You had to go to the giant under the stairs if you wanted advice of the literary kind, because he was the one who made kayak, that “avenue to our rage, our sense of the ludicrous, the unreal that America had become,” Philip Levine would say. I’d been turned away before, with a roar, asking to enter his advanced poetry class as a freshman. But some of us had started a student journal and put up posters all around, never mind that they said Submit to the Blunt Probe, we were surprised no one responded, and now we had to go see a minotaur with hair the color of ivory.
This interested him, and thus began his sponsorship of The Blunt Probe and a set of tutorials in which he showed us what it took for a new literary magazine to take off. As far as submissions, his advice was simple. “At first you’ll need to solicit.”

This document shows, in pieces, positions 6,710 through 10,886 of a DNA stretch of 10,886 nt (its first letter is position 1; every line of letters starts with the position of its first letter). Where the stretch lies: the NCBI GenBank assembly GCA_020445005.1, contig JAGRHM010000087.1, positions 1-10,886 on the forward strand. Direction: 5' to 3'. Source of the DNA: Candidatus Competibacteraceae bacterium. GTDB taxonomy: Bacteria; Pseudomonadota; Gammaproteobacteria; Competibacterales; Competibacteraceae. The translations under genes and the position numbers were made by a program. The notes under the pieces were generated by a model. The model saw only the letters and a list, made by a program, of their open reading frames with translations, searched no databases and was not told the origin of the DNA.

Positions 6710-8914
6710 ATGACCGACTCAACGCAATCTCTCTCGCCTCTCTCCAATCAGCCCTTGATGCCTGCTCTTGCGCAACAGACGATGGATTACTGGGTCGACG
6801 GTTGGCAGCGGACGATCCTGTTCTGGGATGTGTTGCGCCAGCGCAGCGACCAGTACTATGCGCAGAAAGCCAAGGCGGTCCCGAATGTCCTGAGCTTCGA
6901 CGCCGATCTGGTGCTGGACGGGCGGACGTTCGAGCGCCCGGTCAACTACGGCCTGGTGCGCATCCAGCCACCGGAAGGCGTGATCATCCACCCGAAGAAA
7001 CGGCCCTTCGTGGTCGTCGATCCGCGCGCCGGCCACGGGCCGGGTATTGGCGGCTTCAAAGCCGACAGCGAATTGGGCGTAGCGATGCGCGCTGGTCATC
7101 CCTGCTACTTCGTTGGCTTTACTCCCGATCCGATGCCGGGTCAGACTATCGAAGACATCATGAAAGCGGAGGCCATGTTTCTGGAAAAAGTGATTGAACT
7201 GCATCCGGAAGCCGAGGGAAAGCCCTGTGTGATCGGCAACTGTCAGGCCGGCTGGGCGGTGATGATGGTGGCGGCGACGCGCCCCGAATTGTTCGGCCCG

Solicit sounded both soulful and illicit. He gave us names. We called the names and the people who belonged to the names were glad that their names had been the names that came up when names had to be thought of by George Hitchcock. We drove all over town in the fog finding addresses and fetching manuscripts, and at each stop we’d read the new manuscript right away in the car before we drove on. George Hitchcock had given us a literary treasure map.
The Blunt Probe appeared three times, floated by his support. Kayak had a run of sixty-four. In a few years I would go to a party at his condominium by Neary’s Lagoon and hold a fresh kayak in my hands, magnetized. We’d like to remember kayak as an inspiration in the first issue of Catamaran.
Causes Elizabeth McKenzie Supports
Litquake, International Red Cross, SPCA